1. First Australians

Identity is tied to the cultures that a person is raised in and how they identify with that culture.

Everyone has a cultural identity and understanding the diverse cultural identities in Australia is an essential element of achieving reconciliation.

This chapter will introduce the diversity of Aboriginal and Torres Strait Islander groups in Australia and consider how these cultural identities make Australia a unique country.

One of the biggest myths about Aboriginality is that if you have fair skin you can’t be Aboriginal or Torres Strait Islander.

You’ve got to be black to be ‘a real’ Aboriginal – or that Aboriginality is attributed to the degree of ancestry, such as ‘she is 1/8th Aboriginal’.

These perceptions are highly offensive to Aboriginal and Torres Strait Islanders and must be understood as products of colonial thinking. Ideas of genetics and culture are often mistakenly collapsed together so that if someone’s skin is lighter, they are thought to have lost that equivalent of Aboriginal culture.

Who is Aboriginal or Torres Strait Islander?

You might meet a person who says they’re Aboriginal or Torres Strait Islander but you’re doubtful because they don’t look the way you think Aboriginal and Torres Strait Islander people should look.

Perhaps their skin is not as dark as Aboriginal or Torres Islander people you see on television, perhaps they’re dressed differently to how you imagine we should be, perhaps they live in the city and you thought ‘real’ Aboriginal people live in the desert.

In Australia today, there are three legal ‘tests’ that determine whether a person is Indigenous. They must:

  • Be of Aboriginal or Torres Strait Islander descent.
  • Identify as an Aboriginal or Torres Strait Islander person.
  • Be recognised as an Aboriginal or Torres Strait Islander by other Aboriginal or Torres Strait Islander people.

Skin colour has nothing to do with defining whether a person is Aboriginal or Torres Strait Islander. Terms like ‘half-caste’, ‘part Aboriginal’ or ‘mixed blood’ are meaningless and can be deeply offensive. Such terms have been used to control and divide Indigenous Australians. They are words that belong to the past because they are words that are divisive, damaging and meaningless.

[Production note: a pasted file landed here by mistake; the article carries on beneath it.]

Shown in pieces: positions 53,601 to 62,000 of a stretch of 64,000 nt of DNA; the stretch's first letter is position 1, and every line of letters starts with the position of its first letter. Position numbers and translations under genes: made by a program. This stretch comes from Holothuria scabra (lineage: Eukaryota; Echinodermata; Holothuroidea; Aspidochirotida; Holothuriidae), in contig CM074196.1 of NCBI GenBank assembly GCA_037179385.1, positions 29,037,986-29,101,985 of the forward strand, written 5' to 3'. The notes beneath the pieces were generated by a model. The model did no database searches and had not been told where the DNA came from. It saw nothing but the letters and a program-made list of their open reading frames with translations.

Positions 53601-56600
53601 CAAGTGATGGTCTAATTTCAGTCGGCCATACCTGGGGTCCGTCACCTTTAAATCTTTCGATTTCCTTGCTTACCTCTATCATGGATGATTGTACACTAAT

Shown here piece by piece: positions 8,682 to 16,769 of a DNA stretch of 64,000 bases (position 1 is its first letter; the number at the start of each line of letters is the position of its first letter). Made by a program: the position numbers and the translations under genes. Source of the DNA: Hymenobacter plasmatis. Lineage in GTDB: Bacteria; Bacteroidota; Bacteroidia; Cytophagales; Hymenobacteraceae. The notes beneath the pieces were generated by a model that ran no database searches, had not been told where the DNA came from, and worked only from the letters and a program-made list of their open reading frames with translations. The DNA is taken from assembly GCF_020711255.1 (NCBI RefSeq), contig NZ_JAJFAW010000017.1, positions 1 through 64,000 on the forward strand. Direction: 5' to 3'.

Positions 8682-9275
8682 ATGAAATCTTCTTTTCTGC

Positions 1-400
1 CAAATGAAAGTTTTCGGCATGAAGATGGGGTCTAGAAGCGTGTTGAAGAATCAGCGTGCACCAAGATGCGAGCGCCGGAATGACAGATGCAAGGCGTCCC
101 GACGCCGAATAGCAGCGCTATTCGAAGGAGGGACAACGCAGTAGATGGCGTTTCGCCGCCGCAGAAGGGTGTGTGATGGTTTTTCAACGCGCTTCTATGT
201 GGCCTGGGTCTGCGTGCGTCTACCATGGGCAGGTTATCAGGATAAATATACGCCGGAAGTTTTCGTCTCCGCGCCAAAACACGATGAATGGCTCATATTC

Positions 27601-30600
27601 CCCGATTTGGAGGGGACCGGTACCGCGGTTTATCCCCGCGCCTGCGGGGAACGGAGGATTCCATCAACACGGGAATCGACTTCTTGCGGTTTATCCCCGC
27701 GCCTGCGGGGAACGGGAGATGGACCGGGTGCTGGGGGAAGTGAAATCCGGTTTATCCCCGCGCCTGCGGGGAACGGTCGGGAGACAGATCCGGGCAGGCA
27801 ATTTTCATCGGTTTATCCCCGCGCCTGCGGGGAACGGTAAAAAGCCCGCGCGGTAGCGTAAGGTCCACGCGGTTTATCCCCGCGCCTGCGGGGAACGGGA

There are many Aboriginal and Torres Strait Islander people today who have pale skin and live in cities. The reasons for this are varied. For a long time, governments deliberately tried to ‘breed out’ Aboriginality by dictating who we could and could not marry. Many also began relationships with non-Indigenous people by choice.

All Indigenous people take pride in their ancestry that goes back tens of thousands of years. Indigenous cultures have evolved over time, just like all cultures, such as through contact with other people, new technologies and new ideas. Whilst Indigenous Australians move between two cultures they are still incorporating traditional practices and beliefs in their everyday life.

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Source: Carbon Media

Video – First Australians

Learn more about First Australians and their connection to country.

Pride in Australia’s Indigenous history and culture has not always been the case.

At Federation in 1901, the rights of citizenship were not extended to Aboriginal and Torres Strait Islander peoples.

The Australian Constitution, section 51 clause 26 reads: “The Parliament shall, subject to this Constitution, have power to make laws for the peace, order, and good government of the Commonwealth with respect to: The people of any race, other than the aboriginal race in any State, for whom it is deemed necessary to make special laws.”